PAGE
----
Yesterday I said on Twitter “Time to see whether practice agrees with theory, moving from LaTeX to Python. Wish me luck.” I got a lot of responses to that because it describes the experience of a lot of people. Someone asked if I’d blog about this. The content is confidential, but I’ll talk about the process. It’s a common pattern.
I’m writing code based on a theoretical result in a journal article.
First the program gets absurd results. Theory pinpoints a bug in the code.
Then the code confirms my suspicions of an error in the paper.
The code also uncovers, not an error per se, but an important missing detail in the paper.
Then code and theory differ by about 1%. Uncertain whether this is theoretical approximation error or a subtle bug.
Then try the code for different arguments, ones which theory predicts will have less approximation error, and now code and theory differ by 0.1%.
Then I have more confidence in (my understanding of) the theory and in my code.
7 thoughts on “Iterating between theory and code”
This describes my entire Ph.D. work in Computational Chemical Physics – spend weeks writing code, more weeks testing it with toy problems to verify that the code is doing the right thing, more weeks debugging, and then a day to run the actual parameters you want for the real problem.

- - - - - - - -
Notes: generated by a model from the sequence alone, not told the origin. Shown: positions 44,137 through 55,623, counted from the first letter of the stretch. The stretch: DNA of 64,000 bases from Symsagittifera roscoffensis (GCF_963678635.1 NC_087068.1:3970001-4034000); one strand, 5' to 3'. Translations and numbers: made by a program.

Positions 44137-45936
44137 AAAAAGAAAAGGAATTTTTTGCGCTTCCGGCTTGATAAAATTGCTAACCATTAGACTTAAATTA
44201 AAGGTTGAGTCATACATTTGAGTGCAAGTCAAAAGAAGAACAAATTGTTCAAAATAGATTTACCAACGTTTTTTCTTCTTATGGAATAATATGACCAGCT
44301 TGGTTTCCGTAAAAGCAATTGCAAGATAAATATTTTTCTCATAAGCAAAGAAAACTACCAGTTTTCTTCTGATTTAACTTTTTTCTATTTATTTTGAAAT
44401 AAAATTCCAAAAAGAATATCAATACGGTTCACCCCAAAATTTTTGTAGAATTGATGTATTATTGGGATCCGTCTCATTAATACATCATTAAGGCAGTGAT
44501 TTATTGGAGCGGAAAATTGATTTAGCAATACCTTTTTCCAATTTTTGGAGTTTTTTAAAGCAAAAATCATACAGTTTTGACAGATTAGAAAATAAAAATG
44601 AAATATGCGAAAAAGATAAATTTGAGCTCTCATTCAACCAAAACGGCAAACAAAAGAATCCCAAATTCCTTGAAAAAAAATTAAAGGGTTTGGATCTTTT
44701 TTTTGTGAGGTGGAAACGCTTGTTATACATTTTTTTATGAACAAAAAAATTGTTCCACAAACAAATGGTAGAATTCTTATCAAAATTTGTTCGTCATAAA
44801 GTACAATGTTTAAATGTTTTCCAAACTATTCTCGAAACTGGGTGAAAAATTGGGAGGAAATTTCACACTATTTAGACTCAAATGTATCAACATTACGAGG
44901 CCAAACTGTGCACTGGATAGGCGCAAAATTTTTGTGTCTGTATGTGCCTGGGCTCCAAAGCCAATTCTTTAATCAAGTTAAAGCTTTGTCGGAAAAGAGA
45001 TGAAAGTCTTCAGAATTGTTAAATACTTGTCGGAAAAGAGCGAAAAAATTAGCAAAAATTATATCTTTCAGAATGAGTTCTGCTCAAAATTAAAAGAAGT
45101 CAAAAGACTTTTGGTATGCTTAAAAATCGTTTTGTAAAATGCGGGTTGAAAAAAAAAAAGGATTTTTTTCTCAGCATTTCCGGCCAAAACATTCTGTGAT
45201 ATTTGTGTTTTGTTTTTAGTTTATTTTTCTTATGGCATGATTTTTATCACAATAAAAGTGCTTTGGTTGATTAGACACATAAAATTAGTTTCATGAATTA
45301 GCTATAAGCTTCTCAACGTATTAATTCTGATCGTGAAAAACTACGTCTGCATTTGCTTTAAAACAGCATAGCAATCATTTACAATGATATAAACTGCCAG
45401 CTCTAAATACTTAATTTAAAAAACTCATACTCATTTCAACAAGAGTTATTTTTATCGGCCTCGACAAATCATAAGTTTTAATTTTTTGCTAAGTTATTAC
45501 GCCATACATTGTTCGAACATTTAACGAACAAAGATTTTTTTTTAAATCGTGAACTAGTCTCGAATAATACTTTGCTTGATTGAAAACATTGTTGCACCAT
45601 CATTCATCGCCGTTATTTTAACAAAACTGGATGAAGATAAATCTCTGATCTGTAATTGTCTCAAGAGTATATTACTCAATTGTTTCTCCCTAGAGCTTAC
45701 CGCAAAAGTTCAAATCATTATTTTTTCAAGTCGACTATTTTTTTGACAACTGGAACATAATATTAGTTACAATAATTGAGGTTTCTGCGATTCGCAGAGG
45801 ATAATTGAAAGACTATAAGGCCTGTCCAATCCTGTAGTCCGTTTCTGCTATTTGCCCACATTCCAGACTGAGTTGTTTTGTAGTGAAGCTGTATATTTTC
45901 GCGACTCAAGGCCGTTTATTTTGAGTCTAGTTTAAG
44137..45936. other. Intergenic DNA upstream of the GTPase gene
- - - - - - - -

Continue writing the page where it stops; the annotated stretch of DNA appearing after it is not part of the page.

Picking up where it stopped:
Let’s say I specilated that this was the journal article you were testing “https://www.researchgate.net/publication/322766604_M_-periodogram_for_the_analysis_of_long-range-dependent_time_series” . Would you be breaching your confidentiality agreement if you told me it was not that. How much information about a scenario constitutes a breach?
Haven’t seen that article before. But I’ve played out the sequence of events in the blog post many times with little variations on the theme.
A concrete example of, “In theory, theory and practice are the same. In practice, they are not.”
Having a practice of my own, practically speaking, theory is never practical, but can extend my options, somewhat like my skeleton allows me to extend my reach.
The story you described has a happy ending. I guess math papers are harder to fake versus p-value ones? In other words, how do you deal with academic fraud without knowing? How much time would one waste doubting the code and results against publish-or-perish desperation wrapped in finest 100% genuine LaTeX?
Any advice on how to spot those, especially in Data Science?
Looking forward to your reply. Thanks John.
Sometimes simple tests are enough to uncover a problem, such as a back-of-the-envelop calculation or a dimensional analysis check.
Another technique is to imagine what the researcher might have done with different data, how they might have come up with a post hoc explanation of contrary data. François Jacob said “A theory that explains too much ultimately explains very little.” If you have an extremely flexible theory, conclusions aren’t very convincing.